Aside from their CDs, the band has also contributed music to a pair of Ken Burns documentaries, they’ve performed in the movie Gods & Generals, and they still hit the road every season to play at seven or eight events. During the Sesquicentennial with so many commemorative events and celebrations going on, the band only got busier—and things didn’t let up afterwards. “The band is having a rather more successful season than last year—an 1865 series year, and as you well know, there wasn’t much to ‘celebrate’ from that year,” he chuckles, his inner Southerner showing. He rattles off a list: an encore to an gig in Danville, Virginia, in April . . . a dance in Martinsburg, West Virginia, “where Ol’ Jack trashed the rail facilities and made off with the rolling stock and engines” . . . the Gettysburg anniversary (“best weather there EVER, and I lived there for 14 years!”) . . . Cedar Creek for the 155th Manassas event. “All in all, a much better year than last,” he says, admitting that last year had nonetheless been good.[2]

“The best part is that there are no prima donnas,” Ewers says of his bandmates. “Everyone brings something to the party. We do what we do for love.”

*     *     *

The cow jawbone never goes out of tune. Bob Beeman plays it by running a thin stick, as dainty as an orchestra conductor’s baton, across the teeth like a washboard. Then the stick plinks its way back over several individual teeth, maybe three of them, maybe four, depending on the rhythm of a particular song. On other songs, Beeman may shake a tambourine, which rattles like an eastern diamondback, or he may play two sets of rib bones that he can clack together between his fingers, his wrists bobbing through the air like a boxer trying to stay loose before striking.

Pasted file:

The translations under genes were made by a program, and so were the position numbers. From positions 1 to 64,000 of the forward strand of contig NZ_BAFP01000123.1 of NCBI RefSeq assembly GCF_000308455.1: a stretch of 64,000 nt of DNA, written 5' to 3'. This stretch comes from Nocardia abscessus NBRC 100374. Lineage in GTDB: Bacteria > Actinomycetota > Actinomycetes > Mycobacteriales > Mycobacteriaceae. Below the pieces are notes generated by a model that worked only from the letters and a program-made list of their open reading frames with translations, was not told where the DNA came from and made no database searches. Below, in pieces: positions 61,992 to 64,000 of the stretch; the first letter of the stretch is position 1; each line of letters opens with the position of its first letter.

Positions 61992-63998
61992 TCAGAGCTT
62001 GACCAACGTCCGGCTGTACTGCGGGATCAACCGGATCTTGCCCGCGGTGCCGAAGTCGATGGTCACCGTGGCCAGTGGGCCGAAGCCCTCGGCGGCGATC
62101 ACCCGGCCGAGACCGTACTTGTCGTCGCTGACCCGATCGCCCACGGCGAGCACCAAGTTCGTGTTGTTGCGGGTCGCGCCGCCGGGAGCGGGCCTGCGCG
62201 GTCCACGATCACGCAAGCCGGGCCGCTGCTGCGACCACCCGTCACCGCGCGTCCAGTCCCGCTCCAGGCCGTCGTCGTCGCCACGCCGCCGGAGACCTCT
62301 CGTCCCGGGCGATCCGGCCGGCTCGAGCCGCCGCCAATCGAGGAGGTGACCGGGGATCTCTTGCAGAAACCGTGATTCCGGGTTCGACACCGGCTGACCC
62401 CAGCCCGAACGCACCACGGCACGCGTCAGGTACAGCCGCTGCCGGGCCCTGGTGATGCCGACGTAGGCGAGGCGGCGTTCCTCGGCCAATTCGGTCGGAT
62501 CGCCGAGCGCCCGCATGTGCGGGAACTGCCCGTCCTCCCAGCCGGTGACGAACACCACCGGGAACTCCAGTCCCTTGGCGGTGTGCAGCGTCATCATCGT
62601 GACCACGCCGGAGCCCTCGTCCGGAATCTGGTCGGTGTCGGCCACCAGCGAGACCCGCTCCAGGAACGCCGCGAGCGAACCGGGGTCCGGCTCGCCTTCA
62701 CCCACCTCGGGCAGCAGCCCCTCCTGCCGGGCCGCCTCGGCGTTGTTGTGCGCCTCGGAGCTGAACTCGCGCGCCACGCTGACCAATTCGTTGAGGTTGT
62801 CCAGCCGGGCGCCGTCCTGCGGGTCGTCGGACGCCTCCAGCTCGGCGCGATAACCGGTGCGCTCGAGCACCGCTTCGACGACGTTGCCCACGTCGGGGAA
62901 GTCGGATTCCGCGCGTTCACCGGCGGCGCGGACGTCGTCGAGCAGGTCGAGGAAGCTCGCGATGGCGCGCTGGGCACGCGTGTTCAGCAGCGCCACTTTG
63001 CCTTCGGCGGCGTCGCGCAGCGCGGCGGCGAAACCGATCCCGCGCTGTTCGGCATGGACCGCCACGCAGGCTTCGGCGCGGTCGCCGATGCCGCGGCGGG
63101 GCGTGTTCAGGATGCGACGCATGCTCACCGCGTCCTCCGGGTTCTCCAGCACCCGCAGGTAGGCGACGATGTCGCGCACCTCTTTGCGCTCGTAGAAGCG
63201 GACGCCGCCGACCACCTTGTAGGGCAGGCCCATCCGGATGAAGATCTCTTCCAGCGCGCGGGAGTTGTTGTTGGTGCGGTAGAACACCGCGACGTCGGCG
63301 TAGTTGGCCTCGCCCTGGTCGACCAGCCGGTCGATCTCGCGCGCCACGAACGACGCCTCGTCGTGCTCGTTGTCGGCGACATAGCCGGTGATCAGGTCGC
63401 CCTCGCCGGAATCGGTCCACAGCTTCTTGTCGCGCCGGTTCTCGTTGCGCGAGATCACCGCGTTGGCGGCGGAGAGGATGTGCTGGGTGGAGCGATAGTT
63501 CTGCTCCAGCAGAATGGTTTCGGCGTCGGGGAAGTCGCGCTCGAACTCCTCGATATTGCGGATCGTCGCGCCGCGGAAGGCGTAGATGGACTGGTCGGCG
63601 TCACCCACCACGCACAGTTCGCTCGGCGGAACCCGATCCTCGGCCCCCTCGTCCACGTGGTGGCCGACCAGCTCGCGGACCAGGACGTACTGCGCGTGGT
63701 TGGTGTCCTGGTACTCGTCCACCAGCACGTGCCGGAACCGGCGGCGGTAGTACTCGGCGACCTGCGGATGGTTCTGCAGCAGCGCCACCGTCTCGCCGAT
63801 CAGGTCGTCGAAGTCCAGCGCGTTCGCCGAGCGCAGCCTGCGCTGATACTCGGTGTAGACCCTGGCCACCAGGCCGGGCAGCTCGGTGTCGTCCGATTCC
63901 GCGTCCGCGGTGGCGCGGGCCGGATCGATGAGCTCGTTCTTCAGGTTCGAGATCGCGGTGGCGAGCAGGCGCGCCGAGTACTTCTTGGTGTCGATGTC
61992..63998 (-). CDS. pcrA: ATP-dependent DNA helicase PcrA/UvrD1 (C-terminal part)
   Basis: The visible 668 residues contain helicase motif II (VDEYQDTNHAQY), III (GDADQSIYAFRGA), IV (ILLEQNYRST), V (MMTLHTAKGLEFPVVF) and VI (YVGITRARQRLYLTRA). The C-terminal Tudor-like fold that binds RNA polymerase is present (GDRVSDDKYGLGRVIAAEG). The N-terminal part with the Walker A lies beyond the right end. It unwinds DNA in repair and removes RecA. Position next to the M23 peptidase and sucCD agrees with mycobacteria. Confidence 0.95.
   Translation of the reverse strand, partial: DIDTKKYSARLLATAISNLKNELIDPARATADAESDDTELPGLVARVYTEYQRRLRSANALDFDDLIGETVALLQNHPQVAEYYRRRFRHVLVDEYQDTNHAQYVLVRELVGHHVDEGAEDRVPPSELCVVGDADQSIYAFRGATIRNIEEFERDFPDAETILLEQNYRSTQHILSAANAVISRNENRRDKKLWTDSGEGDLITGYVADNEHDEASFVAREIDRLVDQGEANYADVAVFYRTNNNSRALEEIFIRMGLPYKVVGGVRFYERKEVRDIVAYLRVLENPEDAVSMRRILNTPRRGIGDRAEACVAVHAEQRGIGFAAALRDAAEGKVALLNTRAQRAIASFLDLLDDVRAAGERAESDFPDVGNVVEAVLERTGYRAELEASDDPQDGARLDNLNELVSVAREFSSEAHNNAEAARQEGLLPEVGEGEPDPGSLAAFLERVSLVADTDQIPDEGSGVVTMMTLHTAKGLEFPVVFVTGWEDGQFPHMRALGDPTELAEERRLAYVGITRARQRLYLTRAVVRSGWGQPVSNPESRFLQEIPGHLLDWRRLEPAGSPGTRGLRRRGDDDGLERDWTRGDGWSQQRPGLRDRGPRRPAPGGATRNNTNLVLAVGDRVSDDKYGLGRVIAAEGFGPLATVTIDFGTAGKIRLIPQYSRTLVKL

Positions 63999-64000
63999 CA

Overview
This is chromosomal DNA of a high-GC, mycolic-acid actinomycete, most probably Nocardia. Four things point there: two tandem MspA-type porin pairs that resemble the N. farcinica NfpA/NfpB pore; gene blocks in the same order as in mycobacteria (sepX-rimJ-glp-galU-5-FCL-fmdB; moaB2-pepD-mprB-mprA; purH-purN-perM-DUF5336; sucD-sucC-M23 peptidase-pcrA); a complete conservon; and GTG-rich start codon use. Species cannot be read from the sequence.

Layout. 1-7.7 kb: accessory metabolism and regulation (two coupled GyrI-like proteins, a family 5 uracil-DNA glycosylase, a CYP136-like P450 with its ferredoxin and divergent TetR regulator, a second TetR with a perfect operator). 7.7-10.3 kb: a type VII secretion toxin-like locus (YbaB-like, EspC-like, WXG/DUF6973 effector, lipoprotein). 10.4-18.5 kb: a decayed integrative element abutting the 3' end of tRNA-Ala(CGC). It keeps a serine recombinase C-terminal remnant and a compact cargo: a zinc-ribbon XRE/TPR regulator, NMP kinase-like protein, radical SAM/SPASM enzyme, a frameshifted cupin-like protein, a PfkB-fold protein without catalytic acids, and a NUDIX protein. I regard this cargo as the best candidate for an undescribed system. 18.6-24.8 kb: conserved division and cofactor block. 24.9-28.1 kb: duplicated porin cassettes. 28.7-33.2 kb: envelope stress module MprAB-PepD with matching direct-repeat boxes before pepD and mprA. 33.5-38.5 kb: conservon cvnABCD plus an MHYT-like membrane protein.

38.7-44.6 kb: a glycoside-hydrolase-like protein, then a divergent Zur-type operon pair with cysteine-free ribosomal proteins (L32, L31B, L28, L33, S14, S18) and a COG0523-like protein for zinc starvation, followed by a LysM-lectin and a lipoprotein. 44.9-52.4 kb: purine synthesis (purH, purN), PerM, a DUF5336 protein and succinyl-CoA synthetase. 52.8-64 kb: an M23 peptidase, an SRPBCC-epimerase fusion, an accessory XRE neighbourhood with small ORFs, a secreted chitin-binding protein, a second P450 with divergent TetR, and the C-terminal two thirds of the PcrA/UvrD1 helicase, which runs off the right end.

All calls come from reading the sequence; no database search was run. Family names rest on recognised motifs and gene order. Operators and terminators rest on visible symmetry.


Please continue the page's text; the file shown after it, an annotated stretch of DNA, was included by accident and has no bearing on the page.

Like Goss and the Ewers brothers, Beeman is one of the band’s original five musicians. John Frayler, the band’s drummer, retired back in 2000. The band eventually recruited banjo payer Tom DiGiuseppe, fiddler Mike Paul, and fife players Greg Hernandez and Joe Whitney. Another fife player, Marty Groody, also did a stint with the band, leaving in 2000 when he moved to Florida.

“All those instruments may sound more like the 2nd South Carolina Orchestra than just a band,” Goss admits. “It’s unlikely any company had a guitarist, two fiddle players, two fife players, and a couple banjos. A guitar was very rare. Maybe a fiddle, maybe a banjo, probably a fife and a drum because they were marching so much. But when the army was in camp, especially in winter encampments, a musical group like this would’ve been possible.”

Music was very much a part of a soldier’s life, Goss explains. Some regiments performed minstrel shows. Others performed light operas. Navy men on the ships of the Charleston blockade had bands. Even in P.O.W. camps, there are accounts of soldiers putting on performances.

DiGiuseppe, the 2nd South Carolina’s historical researcher, said music broke the tedium that plagued most soldiers. “It forged bonds between them and reminded them of home and why they’re fighting,” he says. “Most of those songs that they would sing—pre-war songs that would remind them of home—were parlor songs. But what’s ironic is that folks at home were singing the newer, patriotic songs, which makes sense if you think about it: ‘I want to be with Johnny. He’s in the field. I’ll sing these songs that help evoke that.’”

Modern fans of Civil War music commonly but mistakenly assume that those patriotic songs, so popular in their day, made up the standard musical fare around the campfire. “You rate popularity by sheet music sales,” DiGiuseppe says. “Sheet music is published for piano. Well, I haven’t ever seen a piano in the field.”

However, soldiers did commonly bring well-known songs from home and adapt them to their own experiences. “Listen to the mocking bird” became “Listen to the minie ball” and “Listen to the parrot shell” in a version called “The Siege of Vicksburg.” Or, instead of singing, “Hard times come again no more,” soldiers tired of the usual army fare of hardtack sang, “Hard crackers come again no more.”